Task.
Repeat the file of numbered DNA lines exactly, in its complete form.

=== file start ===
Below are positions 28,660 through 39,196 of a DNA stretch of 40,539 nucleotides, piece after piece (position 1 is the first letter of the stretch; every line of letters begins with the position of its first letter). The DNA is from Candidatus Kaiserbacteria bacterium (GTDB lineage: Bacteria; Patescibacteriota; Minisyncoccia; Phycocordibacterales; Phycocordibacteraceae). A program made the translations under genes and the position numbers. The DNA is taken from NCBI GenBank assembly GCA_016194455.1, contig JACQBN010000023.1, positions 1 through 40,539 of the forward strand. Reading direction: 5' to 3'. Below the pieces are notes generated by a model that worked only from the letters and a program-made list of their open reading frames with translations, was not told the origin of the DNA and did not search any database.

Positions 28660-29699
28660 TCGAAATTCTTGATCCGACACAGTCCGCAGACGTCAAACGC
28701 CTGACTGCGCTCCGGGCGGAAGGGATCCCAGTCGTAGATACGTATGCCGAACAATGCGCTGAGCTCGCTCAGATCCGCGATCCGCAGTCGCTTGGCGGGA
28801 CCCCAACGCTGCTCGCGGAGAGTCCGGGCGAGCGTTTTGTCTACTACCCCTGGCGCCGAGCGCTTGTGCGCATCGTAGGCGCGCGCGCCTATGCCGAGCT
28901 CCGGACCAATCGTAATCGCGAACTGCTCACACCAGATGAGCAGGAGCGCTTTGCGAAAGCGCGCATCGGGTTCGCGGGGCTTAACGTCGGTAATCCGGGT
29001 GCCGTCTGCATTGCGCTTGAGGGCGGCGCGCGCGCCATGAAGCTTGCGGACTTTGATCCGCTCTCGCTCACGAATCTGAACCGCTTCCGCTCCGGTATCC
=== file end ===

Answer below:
Below are positions 28,660 through 39,196 of a DNA stretch of 40,539 nucleotides, piece after piece (position 1 is the first letter of the stretch; every line of letters begins with the position of its first letter). The DNA is from Candidatus Kaiserbacteria bacterium (GTDB lineage: Bacteria; Patescibacteriota; Minisyncoccia; Phycocordibacterales; Phycocordibacteraceae). A program made the translations under genes and the position numbers. The DNA is taken from NCBI GenBank assembly GCA_016194455.1, contig JACQBN010000023.1, positions 1 through 40,539 of the forward strand. Reading direction: 5' to 3'. Below the pieces are notes generated by a model that worked only from the letters and a program-made list of their open reading frames with translations, was not told the origin of the DNA and did not search any database.

Positions 28660-29699
28660 TCGAAATTCTTGATCCGACACAGTCCGCAGACGTCAAACGC
28701 CTGACTGCGCTCCGGGCGGAAGGGATCCCAGTCGTAGATACGTATGCCGAACAATGCGCTGAGCTCGCTCAGATCCGCGATCCGCAGTCGCTTGGCGGGA
28801 CCCCAACGCTGCTCGCGGAGAGTCCGGGCGAGCGTTTTGTCTACTACCCCTGGCGCCGAGCGCTTGTGCGCATCGTAGGCGCGCGCGCCTATGCCGAGCT
28901 CCGGACCAATCGTAATCGCGAACTGCTCACACCAGATGAGCAGGAGCGCTTTGCGAAAGCGCGCATCGGGTTCGCGGGGCTTAACGTCGGTAATCCGGGT
29001 GCCGTCTGCATTGCGCTTGAGGGCGGCGCGCGCGCCATGAAGCTTGCGGACTTTGATCCGCTCTCGCTCACGAATCTGAACCGCTTCCGCTCCGGTATCC